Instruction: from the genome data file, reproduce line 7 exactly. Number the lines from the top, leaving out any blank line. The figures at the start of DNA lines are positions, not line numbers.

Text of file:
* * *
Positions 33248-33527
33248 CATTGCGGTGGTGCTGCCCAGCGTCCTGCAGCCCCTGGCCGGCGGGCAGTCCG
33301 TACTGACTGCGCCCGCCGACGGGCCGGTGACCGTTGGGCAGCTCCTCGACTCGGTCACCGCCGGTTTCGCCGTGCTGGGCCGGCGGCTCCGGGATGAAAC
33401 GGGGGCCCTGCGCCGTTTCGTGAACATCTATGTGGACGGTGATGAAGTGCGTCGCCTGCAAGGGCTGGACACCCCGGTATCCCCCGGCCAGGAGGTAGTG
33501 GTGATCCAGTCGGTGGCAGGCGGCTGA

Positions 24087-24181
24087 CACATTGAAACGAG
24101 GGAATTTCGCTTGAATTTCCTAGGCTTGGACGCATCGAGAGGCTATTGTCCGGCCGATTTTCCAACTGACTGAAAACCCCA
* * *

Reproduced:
24087 CACATTGAAACGAG